“I have around 200 microseconds to stop the power, wait for the TC voltage to come to its real value, connect the amplifier to this voltage, wait for the amplifier to set its output to what I want to read, take the measurement from the ADC, disconnect the amplifier from the TC, run the PID, and eventually turn the power back on. The millivolts to temperature calculation is done using polynomial with 10 members. It does this calculation using 32bit mantissa floating point numbers and completes it in around 20 microseconds. The whole wave shaping, temperature calculation, PID and so on is completed in around 50-60 microseconds. RMS current, voltage and power calculations are done in around 100 microseconds. All this is done between the half periods of the mains voltage, where the voltage is less than around 3 volts.”
The forum is already over 800 posts deep, but you can start by grabbing the all important schematic PDF’s, Gerbers, BoM and firmware files conveniently linked in the first post to build your own Unisolder5.2 controller. This Universal Controller is a follow up to his earlier project for a Hakko T12/T15 specific controller which gave him a lot of insight in to designing the universal version.
[sparkybg] has posted several videos showing the UniSolder5.2 controlling several types of Irons. In the video after the break, he demonstrates it controlling a Weller WSP80.
Sometime last summer, I suffered a very sad loss indeed. My soldering iron failed, and it was not just any soldering iron, but the Weller Magnastat temperature-controlled iron that had been my iron of choice since my student days. It was time to buy a replacement, and a whole world of soldering equipment lay before me. In the end I settled on a choice that might seem unexpected, I bought an Antex TCS 50W temperature controlled iron with a digital temperature controller and LCD display in its handle.
No room for a poor iron
When looking at a new iron it’s worth considering for a moment what requirements you might have. After all, while we’d all love to own a top-of-the range soldering station it’s sometimes necessary to target your purchase carefully for an acceptable blend of affordability, reliability, and performance. It’s possible to find temperature controlled irons for astoundingly low prices these days, thanks to the wonders of globalised manufacturing. But the irons themselves will not be of good quality, their bits will be difficult to replace, and sometimes they are better described as variable temperature rather than temperature controlled. If I was to escape a poor choice I’d have to set my sights a little higher.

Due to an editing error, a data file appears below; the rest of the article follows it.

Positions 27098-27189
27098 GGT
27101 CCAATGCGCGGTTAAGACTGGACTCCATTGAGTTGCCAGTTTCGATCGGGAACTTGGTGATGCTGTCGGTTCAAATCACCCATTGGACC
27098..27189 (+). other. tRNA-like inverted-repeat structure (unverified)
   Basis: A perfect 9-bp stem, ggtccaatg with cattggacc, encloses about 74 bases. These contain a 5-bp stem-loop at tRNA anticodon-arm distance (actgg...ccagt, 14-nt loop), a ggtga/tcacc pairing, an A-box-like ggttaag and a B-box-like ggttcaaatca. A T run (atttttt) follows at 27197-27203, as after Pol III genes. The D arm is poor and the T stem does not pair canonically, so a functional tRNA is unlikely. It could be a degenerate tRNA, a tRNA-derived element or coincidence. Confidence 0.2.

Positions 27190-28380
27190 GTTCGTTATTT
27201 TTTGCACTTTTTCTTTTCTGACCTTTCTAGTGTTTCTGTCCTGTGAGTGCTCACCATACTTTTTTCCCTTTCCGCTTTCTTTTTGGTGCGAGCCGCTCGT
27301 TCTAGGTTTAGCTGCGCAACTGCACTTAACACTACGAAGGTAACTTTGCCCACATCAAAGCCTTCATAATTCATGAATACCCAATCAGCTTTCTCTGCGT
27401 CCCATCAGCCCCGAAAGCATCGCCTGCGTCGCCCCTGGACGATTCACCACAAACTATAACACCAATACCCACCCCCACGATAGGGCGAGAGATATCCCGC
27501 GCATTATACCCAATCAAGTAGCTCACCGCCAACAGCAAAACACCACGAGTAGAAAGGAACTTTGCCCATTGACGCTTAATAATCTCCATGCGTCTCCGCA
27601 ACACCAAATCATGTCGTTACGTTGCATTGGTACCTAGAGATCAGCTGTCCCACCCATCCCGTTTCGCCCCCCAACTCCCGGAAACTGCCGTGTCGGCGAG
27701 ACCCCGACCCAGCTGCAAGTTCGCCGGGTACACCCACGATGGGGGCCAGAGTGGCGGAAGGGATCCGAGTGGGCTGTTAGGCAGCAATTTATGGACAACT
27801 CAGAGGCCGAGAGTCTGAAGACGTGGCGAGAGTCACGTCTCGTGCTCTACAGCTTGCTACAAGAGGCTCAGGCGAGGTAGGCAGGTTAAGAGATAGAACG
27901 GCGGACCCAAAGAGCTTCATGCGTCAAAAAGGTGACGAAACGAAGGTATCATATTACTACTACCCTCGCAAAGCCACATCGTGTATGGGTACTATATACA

Antex are a perennial in the world of British electronics, their signature yellow-handled irons have been around for decades. They aren’t priced at the top end of the market yet they have a pretty good reputation, but could their all-in-one temperature controlled iron be a good alternative to a unknown-name iron that came with a soldering-station-style controller? I parted with my £55 (about $68) before taxes, and waited for the delivery.
All-in-one, win or bin?
The iron I chose is the latest in a long line of their all-in-one temperature controlled irons, and so the blurb tells me, the first with digital control. Previous models had an analogue adjustment which if I recall correctly was achieved by means of a screw, while this one has an LCD display with up and down buttons on its handle.
In the box are the iron, a rather useless stand made from metal sheet, and an instruction leaflet. Fortunately my requirements included a decent stand, so I’d already ordered the more substantial companion product with a sponge. Out went the sponge and in went a bundle of brass turnings, but the stand itself is fine.
The iron has the usual Antex bit that fits as a sleeve over the cylindrical element. I bought a range of bits of different sizes, it’s never a bad thing to have choice. The handle is bigger than their standard irons as you might expect, but has a flattened and curved profile that’s easy on the hand. It’s noticeably lighter than the Magnastat, which along with its extra-flexible silicone cable makes it easier to use than its predecessor.
In use, the extra length of the handle doesn’t compromise soldering ability. In the time since purchase it has been used to construct multiple projects, and everything from the smaller surface-mount components upwards are taken in its stride. The 50 W element has plenty of power for soldering to PCB planes that suck away the heat, though you probably wouldn’t use it to solder heavy-gauge copper.
The temperature range of 200 to 450 Celcius is ample for my requirements, in fact once I’d set it to my normal 360 degrees I’ve never changed it. Time from power-on to full working temperature is about 45 seconds, which isn’t the fastest on the block, but then again since I turn it on when I sit down it’s not ever been an issue.
A match made in heaven